Friday, January 2, 2009

"Have Them Send A Chopper, Daddy!"


A travel-savvy friend sent this link to a photo feature of 24 destinations deemed overrated by LA Times readers. Some are obvious, I suppose. Las Vegas? Vulgar and expensive, said a grumpy reader. Of course she hated gambling, so you have to wonder whether she and her husband had done enough research. Nothing to do on Catalina Island? I guess I can buy that, although the buffalo, imported years ago for a movie shoot, are worth hunting down.

But also on the list were Bali, Costa Rica, and Greece, where notwithstanding its being the birthplace of democracy the dissenting couple had a bad experience as a result of loud music and people smoking too much in a nightclub. It's a free country; blame it on Pericles.

As I read through the escalating grumps, I said to myself, "Somebody had better not complain about the Grand Canyon." The friend who sent me the link probably said the same thing to himself about his beloved Hawaii, which didn't make the list. But sure enough, here's bellyache #18:

Although the canyon is certainly a geological sight to behold, the campgrounds are atrocious, about as charming as pitching a tent in the alley behind your local big-box store and just as close to nature. Hiking is limited to down the canyon and up the canyon, and although, yeah, I know that's why you're there, not every member of every family is capable of such strenuous effort. Despite the family demographic, you won't find playgrounds to keep the kids grounded. The Grand Canyon is a great destination if you are under 30 with a good prostate, balance and a taste for trail mix.

The thing is, looking at the Grand Canyon and walking in and out of it are why we go there. That fact actually can't be logically modified by a "while" or an "although." For the same reason, you just can't say, "Although Renoir's 'Luncheon Of The Boating Party' is a beautiful painting, it doesn't say anything funny or serve caffeine-free Diet Coke." In other words, the Grand Canyon is a great destination, period. When a culture has reached the point where people are willing to complain in print, over their own names, about the alleged shortcomings of the most beautiful places in the known universe, we might consider redoubling our efforts in the "count your blessings" department.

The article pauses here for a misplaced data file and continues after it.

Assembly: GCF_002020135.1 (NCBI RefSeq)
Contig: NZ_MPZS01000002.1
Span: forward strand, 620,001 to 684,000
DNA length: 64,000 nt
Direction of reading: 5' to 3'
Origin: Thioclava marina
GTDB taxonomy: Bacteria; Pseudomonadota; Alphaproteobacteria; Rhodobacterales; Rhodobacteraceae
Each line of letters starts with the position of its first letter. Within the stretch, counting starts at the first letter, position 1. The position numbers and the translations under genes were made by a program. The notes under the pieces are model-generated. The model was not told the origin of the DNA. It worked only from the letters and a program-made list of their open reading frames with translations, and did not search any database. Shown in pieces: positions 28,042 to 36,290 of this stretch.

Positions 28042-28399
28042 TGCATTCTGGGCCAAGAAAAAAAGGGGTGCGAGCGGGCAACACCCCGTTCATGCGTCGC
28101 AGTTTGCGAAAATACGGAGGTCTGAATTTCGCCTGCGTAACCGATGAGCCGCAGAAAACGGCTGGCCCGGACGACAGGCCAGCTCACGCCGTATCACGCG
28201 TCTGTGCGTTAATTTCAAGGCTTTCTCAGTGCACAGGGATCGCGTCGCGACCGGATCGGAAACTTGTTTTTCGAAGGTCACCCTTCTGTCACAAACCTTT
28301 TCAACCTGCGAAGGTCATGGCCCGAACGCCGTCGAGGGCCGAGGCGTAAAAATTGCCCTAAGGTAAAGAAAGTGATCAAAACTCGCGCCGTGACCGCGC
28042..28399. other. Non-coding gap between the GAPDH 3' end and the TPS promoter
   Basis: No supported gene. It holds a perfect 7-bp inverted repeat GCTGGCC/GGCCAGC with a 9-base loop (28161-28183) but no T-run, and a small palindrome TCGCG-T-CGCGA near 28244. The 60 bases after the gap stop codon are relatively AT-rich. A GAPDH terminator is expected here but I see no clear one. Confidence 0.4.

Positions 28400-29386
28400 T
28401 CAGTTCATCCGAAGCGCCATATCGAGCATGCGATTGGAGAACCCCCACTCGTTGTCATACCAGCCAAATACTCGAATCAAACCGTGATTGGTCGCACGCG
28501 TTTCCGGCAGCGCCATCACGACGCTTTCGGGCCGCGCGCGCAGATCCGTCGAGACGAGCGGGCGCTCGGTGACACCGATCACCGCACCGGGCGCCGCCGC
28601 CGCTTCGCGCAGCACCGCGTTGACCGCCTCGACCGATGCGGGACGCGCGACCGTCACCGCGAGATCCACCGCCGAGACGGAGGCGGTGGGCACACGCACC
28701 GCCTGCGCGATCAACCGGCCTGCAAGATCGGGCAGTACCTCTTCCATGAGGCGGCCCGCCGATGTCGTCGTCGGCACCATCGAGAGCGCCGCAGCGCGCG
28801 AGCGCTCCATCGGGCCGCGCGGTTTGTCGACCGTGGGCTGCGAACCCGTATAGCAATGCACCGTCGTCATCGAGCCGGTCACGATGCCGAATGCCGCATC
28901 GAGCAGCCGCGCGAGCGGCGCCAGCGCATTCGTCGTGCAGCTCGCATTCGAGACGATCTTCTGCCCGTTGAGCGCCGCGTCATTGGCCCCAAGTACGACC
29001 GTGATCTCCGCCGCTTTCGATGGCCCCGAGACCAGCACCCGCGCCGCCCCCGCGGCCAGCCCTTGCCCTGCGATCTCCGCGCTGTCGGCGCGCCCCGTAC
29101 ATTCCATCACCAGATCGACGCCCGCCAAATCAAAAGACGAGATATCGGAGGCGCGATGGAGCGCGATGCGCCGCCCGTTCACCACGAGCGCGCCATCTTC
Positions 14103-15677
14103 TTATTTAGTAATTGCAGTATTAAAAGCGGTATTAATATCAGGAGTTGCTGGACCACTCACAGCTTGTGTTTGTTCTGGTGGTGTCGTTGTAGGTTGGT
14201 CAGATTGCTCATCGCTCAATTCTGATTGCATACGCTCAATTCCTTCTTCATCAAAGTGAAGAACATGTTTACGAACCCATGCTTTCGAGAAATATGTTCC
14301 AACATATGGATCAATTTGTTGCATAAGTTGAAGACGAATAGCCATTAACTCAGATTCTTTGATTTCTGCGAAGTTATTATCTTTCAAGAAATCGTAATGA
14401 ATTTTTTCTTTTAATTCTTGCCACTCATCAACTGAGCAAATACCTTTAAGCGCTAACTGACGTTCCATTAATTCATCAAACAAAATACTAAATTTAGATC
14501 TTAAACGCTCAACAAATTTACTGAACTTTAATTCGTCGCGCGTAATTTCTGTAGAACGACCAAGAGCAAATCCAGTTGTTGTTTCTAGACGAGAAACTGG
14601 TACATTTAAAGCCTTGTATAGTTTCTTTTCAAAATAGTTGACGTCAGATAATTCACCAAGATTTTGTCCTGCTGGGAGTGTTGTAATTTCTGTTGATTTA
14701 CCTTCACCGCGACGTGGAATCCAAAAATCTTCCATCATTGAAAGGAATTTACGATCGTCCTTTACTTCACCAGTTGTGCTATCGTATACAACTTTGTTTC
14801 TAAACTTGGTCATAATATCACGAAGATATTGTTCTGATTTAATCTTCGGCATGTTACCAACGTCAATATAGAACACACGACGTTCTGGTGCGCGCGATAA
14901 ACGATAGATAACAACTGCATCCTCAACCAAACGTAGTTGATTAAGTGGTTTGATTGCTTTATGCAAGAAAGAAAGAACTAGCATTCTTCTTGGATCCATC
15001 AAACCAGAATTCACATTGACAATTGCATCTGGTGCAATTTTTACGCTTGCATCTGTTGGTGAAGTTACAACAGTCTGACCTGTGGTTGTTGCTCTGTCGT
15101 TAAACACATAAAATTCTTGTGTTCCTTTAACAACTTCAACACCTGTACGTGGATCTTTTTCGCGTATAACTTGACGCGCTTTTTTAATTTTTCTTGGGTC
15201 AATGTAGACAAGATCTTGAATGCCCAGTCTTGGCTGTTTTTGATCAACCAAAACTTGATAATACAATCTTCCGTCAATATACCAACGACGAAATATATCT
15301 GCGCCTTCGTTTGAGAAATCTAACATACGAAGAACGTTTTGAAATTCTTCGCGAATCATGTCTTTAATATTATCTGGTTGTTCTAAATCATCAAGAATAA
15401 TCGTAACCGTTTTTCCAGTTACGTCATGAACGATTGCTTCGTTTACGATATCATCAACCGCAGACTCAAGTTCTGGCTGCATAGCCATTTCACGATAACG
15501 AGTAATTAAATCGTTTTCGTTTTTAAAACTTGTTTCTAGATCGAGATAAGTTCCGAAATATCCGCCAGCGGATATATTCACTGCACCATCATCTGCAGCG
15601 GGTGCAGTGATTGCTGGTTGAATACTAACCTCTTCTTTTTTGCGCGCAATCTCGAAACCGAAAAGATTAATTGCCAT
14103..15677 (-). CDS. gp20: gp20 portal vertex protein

One of my blogfollowers (my elder daughter) and I walked in and out of the canyon in November 1998. Quick energy from trail mix, taken in small handsful every 20 minutes, was our salvation. While my prostate was already well beyond 30, the attraction, which indeed has fewer rest rooms than Universal Studios, offers more than enough bushes to hide behind.

On the canyon floor, whose two-billion-year-old rock should give the young earth folks something to thing about, we stayed at the Phantom Ranch, where (at least back then) visitors were offered either steak or beef stew. In the men's bunkhouse, I lay awake most of the night, listening to the rain and wondering how we were possibly going to make it out again.

Yet walking up the Bright Angel Trail the second day was actually easier than the descent. Something about what walking straight downhill for six or seven hours does to your calve muscles. About a third of a way down, Valerie, 13, had sat down on a rock and said, "Daddy, I can't go any further. Have them send a chopper." The next day, she didn't complain once. She walked, and rested, and walked some more, for nearly nine hours. I will never be able to describe the feeling of arriving with my daughter at the trailhead. Overrated, huh? Top five experiences of my life. The LA Times and its reader might consider giving it another try. I suggest they wear two pair of socks, however. I can still feel the blisters.

Photo by Steven Pinker

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